Galls on cucumber roots caused by root-knot nematode. Gerald Holmes, Strawberry Center, Cal Poly San Luis Obispo, Bugwood.org
Wilting symptoms on cantaloupe caused by Root-knot nematodes. Affected plants often show symptoms of stunting, wilting or yellowing due to nematode feeding damage to the roots. Edward Sikora, Auburn University, Bugwood.org
Yellowing and death of plants infected with root-knot nematode. Edward Sikora, Auburn University, Bugwood.org
Do not confuse root knots caused by nematodes with nodules of nitrogen-fixing bacteria on legumes, such as soybeans (Glycine) shown here
Root-knot nematodes are microscopic, plant-parasitic roundworms in the genus, Meloidogyne. Normally they exist in sandy soil in hot climates or short winters, but they have spread to our region as well. In Missouri alone, 40 species of parasitic nematodes exist. About 2000 plants are susceptible to infection by these nematodes, and they can cause global crop loss. Root-knot nematode larvae infect plant roots that drain the plant’s ability to take up water and sufficient nutrients. Because of their microscopic size, the nematodes go unnoticed until serious symptoms appear. The pathogenic nematodes can allow entrances for root rots and wilts. They can also transmit viral diseases.
Symptoms and Diagnosis
A plant infected with root-knot nematodes often exhibits the same signs of nutrient deficiency. It may be stunted, yellowed, or wilted, and can lead to premature death of the plant. Below the ground, the roots of the plant are swollen or knotted with root galls, and unless a plant is removed from the soil to examine the roots, the cause of the poor plant growth remains undetected. The appearance of the galls on the roots can be confused with nitrogen-fixing nodules common in the legume family. However, it is easy to distinguish between them, as the nitrogen nodules can be easily rubbed off while the nematode galls cannot be removed.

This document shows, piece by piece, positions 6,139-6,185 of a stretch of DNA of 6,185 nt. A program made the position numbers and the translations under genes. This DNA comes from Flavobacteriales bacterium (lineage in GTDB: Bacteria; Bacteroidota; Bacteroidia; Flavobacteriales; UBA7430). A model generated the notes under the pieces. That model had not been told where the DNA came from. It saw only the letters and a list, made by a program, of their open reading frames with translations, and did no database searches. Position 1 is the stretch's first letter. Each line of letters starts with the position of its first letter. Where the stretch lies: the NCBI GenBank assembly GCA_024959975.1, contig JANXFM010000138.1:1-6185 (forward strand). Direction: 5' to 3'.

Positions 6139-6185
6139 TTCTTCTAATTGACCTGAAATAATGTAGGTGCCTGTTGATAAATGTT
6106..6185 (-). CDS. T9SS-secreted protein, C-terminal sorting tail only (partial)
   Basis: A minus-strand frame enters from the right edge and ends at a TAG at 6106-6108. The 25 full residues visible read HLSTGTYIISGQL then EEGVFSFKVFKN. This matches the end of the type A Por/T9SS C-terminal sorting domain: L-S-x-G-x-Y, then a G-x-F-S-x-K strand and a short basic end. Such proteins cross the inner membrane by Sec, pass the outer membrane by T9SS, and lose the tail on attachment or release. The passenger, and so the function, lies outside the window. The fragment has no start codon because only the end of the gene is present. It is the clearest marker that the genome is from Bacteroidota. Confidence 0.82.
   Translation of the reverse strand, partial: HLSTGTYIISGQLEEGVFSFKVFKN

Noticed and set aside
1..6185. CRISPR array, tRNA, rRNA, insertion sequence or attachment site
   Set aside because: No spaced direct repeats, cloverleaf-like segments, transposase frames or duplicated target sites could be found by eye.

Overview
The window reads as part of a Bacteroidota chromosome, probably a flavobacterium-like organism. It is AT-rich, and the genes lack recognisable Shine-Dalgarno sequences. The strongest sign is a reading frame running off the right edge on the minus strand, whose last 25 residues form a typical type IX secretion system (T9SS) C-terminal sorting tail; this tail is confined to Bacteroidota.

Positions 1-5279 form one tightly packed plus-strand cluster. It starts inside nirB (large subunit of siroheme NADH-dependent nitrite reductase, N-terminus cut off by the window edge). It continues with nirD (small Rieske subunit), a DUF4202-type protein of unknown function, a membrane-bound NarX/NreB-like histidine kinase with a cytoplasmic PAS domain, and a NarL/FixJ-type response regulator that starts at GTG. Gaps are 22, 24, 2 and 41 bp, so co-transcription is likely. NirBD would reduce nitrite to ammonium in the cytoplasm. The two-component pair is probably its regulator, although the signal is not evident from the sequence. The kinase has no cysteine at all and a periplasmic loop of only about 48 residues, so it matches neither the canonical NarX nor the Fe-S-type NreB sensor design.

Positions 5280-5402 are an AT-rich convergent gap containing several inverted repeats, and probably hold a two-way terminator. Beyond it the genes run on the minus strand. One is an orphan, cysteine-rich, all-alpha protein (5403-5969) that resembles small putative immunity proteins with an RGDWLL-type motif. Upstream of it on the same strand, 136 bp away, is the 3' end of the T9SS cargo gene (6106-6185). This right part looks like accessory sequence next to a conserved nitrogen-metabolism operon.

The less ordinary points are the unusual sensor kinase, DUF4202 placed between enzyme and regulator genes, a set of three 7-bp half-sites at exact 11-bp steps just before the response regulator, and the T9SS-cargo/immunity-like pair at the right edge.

The root-knot nematode is parthenogenic, that is a single female can reproduce without males and a new generation can occur every 28 days if conditions are ideal. Inside the gall, the enlarged female appears as a shiny white body, the size of a pinhead. She deposits 300 to 500 eggs in a protective jelly-like material. These glistening white to-yellow egg masses are present on the root surfaces. Juveniles emerge from the eggs in the soil and penetrate between and through cells at the center of the root, usually near the growing tip. These larvae actively feed and remain at this same site. The juvenile stage can over-winter even under very unfavorable conditions. New adult nematodes develop from the larvae and start the cycle again.
Integrated Pest Management Strategies
1. Never buy or plant any stunted-yellowed plants. When a new plant’s roots are examined and its roots contain root knots that will not easily rub off, do not plant it. If someone gives you a division of their plant whose roots contain these root-knots, never add it to your garden because it will contaminate all of your healthy plants with nematodes.
2. Keep plants healthy and avoid stressing plants and water plants during periods of high temperatures and drought. Also, keep other insect pests and fungal diseases under control. Control weeds as they can act as hosts to these nematodes. Keep tools clean.
3. Rotate crops, planting nematode-resistant plants when possible. It may take 3-5 years to kill off these nematodes before replanting the same plant.
4. Destroy any plants you discover that are infested with root-knot nematodes and don’t compost them. Replace all the soil before adding a new plant to this area.
5. Soil solarization has demonstrated some success in eliminating root-knot nematodes. Thoroughly moisten the soil and cover with clear plastic in full sun during the hottest months of the year. The soil must maintain these high temperatures for at least 4-6 weeks to be effective. Re-moisten the soil under the plastic if it dries out.
6. No chemical controls are advised for home gardeners. Some restricted-use chemicals are available for commercial, licensed applicators.
Strategies 1, 3, 4, and 5 are strictly organic approaches. Using appropriate organic insecticides and herbicides (or removal by hand) would be viable organic approaches to Strategy 2.